Hove Lib Dem signs Times letter as parties wrangle about council cuts

Posted On 10 Feb 2011 at 7:04 pm

A Hove Liberal Democrat was among 88 members of his party in local government to write to The Times about cuts in council budgets.

Councillor Paul Elgood, who represents Brunswick and Adelaide on Brighton and Hove City Council, accepted the need for cuts but disagreed with the extent.

He said: “This is a strong message to the government that local services cannot be decimated as a result of the cuts.

“Yes, there is a need for rebuilding the economy after Labour’s poor management of it, but the extent of these cuts mean our residents will pay a heavy price for this now.”

The Lib Dems’ letter to The Times complains about one of the party’s coalition colleagues, the Conservative Communities Secretary, Eric Pickles.

The letter follows a debate in the House of Commons yesterday (Wednesday 9 February) on funding for council services.

Another member of the council, Councillor Maria Caulfield, had a different take on the funding debate.

The Conservative councillor for Moulsecoomb and Bevendean said on her blog: “Lib Dem councillors are complaining about  local government settlements and they blame Eric Pickles for forcing them to cut frontline services.

“Well, my reply to that is

  • If you want to take on a role as a councillor then you also have to take on the responsibility that comes with it.
  • Saving money is not done by cutting budgets. You have to think bigger than that. We saved £150 million in our housing repairs just by procuring repairs differently.
  • It is too late to start looking for savings now. You missed the boat.

“We all knew over the last few years that, whoever got in to government, these cuts were coming.

“There was plenty of time to look at budgets and reduce costs so that there were reserves available to plug the financial gap.

“And sure in Brighton and Hove we have had to make tough decisions but through long-term financial planning we are not closing libraries and there are no large-scale redundancies.”

Mr Pickles said yesterday that Brighton and Hove would receive a grant worth 2.5 per cent of the sum raised from council tax.

The grant was being made because the council intended to freeze its council tax bills for residents in the coming financial year.

Councillor Warren Morgan, one of the Labour members for East Brighton, said: “It’s no coincidence that this freeze comes just three months before the local elections in the city and the real cuts by the Tories won’t appear till after polling day.

“That’s £30 million this year, £20 million next year, and £20 million the year after that.” 

Lib Dem letter

The full text of the Lib Dems’ letter is as follows.

“Local government is playing its part in tackling the country’s deficit and advancing the coalition’s key aims of localism and the big society. But local – and central – government are being badly let down by the Communities and Local Government Secretary of State, Eric Pickles, who appears incapable of leading the change that’s so desperately needed.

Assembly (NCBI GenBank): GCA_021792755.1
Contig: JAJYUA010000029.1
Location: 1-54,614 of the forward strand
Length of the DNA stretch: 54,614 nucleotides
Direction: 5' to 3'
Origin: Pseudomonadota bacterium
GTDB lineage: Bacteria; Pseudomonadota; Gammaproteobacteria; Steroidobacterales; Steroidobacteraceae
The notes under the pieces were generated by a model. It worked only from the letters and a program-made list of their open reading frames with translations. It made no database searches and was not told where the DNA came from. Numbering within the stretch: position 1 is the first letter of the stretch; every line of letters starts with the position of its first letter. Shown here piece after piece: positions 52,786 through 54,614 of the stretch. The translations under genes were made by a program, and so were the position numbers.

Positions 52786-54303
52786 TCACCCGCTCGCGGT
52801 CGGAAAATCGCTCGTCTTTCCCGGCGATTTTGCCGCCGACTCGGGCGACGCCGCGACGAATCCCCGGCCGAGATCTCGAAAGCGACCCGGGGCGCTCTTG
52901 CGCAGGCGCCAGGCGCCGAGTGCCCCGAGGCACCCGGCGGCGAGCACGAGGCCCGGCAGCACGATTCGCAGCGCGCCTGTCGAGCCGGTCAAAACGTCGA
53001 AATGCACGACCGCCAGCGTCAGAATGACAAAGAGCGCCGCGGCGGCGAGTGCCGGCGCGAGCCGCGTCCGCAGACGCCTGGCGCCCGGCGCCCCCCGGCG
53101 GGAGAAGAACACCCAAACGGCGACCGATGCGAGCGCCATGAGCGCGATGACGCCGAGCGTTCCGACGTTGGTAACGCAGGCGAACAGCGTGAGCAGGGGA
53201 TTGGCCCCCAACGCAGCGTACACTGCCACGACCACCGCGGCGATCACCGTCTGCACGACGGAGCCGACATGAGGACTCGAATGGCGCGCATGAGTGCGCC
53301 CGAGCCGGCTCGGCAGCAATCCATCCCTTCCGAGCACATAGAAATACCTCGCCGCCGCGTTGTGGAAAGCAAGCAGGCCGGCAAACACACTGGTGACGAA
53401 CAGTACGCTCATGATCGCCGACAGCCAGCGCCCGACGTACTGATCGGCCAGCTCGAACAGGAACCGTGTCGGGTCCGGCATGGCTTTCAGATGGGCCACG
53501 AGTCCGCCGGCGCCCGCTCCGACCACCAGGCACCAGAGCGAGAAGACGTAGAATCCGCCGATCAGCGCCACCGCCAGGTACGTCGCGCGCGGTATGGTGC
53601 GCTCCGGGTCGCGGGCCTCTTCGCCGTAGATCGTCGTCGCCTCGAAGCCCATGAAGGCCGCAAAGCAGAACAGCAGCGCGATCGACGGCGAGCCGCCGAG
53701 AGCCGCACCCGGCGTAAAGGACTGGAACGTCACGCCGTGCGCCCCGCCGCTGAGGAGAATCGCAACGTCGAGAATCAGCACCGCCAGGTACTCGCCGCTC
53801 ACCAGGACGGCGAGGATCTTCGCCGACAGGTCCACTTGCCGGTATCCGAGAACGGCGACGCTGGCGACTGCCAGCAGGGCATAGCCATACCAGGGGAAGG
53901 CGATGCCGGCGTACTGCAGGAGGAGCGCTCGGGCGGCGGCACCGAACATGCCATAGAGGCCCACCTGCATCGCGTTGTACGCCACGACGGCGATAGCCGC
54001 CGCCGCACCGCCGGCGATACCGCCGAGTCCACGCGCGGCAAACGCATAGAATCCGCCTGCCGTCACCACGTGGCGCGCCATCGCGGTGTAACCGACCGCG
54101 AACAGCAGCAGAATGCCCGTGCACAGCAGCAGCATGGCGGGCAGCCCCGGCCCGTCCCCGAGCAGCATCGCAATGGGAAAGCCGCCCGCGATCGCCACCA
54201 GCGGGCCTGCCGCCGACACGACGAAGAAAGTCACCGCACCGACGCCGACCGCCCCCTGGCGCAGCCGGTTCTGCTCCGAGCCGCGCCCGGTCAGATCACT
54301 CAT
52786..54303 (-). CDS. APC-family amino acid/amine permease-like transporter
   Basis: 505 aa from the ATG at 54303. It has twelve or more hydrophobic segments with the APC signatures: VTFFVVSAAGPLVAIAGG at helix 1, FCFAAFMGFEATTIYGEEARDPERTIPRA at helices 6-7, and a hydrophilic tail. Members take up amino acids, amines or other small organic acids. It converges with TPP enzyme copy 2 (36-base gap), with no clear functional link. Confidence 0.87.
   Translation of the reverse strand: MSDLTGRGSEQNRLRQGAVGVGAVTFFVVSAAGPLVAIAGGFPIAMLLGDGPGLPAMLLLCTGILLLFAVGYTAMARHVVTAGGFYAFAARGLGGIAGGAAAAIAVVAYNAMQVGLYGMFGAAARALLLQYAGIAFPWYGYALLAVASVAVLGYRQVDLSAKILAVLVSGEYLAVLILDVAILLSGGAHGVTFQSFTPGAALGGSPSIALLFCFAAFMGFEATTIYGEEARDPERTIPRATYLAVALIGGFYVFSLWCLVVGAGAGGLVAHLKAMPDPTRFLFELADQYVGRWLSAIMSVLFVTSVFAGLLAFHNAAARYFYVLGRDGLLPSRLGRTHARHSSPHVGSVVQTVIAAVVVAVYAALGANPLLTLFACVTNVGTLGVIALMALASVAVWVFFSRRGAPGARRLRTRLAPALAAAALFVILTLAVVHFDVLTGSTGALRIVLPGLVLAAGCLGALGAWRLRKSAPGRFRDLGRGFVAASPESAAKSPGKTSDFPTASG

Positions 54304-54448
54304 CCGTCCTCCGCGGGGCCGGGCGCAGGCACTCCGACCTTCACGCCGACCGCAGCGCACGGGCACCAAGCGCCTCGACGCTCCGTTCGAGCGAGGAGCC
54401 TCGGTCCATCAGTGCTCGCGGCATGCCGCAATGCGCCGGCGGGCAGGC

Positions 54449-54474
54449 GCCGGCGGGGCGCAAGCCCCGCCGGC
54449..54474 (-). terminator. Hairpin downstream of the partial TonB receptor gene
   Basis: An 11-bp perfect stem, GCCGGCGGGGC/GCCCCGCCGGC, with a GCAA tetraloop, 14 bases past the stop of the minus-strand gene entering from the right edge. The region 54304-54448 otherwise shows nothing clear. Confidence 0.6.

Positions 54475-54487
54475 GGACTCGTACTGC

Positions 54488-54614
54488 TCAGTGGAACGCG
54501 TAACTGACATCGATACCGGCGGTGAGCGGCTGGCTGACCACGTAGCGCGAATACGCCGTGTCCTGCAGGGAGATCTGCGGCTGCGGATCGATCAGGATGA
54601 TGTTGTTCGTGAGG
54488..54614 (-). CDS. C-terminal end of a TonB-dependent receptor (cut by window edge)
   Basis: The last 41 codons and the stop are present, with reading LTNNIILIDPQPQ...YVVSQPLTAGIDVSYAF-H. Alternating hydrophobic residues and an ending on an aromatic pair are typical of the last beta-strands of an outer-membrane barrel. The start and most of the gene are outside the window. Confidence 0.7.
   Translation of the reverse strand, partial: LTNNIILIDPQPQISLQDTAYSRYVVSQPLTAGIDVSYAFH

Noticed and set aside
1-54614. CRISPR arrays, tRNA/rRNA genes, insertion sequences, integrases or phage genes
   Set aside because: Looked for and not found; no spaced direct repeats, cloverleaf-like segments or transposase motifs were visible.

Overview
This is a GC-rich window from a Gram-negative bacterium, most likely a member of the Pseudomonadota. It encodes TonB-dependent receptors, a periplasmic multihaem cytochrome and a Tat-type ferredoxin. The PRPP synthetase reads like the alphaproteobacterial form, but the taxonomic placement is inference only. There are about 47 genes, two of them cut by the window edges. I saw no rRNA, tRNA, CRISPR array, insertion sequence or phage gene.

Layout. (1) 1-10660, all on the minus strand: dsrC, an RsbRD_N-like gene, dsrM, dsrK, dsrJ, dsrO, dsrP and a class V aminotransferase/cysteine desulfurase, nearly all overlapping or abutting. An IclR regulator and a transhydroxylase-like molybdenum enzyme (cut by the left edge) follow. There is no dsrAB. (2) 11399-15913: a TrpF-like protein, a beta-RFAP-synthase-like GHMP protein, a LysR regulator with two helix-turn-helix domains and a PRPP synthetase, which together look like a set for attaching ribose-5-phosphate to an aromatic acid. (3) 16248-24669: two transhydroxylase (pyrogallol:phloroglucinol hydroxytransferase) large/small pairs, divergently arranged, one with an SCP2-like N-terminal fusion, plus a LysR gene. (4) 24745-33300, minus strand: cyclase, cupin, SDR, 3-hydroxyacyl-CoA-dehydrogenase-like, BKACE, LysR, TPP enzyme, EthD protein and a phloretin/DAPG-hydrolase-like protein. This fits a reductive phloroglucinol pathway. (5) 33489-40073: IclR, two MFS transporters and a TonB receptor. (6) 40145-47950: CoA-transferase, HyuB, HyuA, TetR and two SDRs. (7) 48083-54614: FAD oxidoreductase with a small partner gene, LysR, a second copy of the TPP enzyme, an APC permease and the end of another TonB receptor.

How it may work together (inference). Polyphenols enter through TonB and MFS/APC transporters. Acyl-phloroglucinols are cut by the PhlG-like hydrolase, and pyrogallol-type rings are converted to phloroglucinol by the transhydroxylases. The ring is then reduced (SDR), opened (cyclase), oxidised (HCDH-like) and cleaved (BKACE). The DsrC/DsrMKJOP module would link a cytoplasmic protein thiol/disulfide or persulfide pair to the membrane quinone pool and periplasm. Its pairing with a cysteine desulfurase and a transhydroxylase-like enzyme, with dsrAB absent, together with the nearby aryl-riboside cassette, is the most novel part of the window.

Local government has made efficiency savings of 3 per cent each year for the past eight years – in stark contrast to the runaway spending of central government under the previous administrations. We’ve also been planning for further saving – much further – since the true state of the economy became apparent six months ago.

“What Mr Pickles has delivered to the sector though is the most severe cuts package across all government departments and the most severe to the sector in living memory. These cuts will have a massive impact on all council services – including care services – and cannot be done without cuts to the frontline services and making forced redundancies.

“Rather than assist the country’s recovery by making savings to the public sector in a way that can protect local economies and the front line, Pickles’ savage cuts are structured in such a way that they will do the opposite. The local government settlement will take a massive hit in this coming financial year and further – smaller – cuts in subsequent years. This front-loading means councils do not have the lead-in time necessary to re-engineer services on a lower cost base and ease staff cuts without forced, expensive redundancies.

“Mr Pickles’ role should have been to facilitate necessary savings while at the same time facilitate the advance of localism and the big society. Unfortunately since the general election Eric Pickles and his department has proved itself incapable of either and is instead presenting his department as an expensive and irrelevant bureaucracy.

“Local government is united with central government on its agendas. We are both hampered though by Mr Pickles and his department which appears set on making the agenda fail. The hundreds of millions of pounds that the DCLG costs to run each year could be a big efficiency saving that would be far better spent on protecting council frontline services and delivering those services our communities need.”

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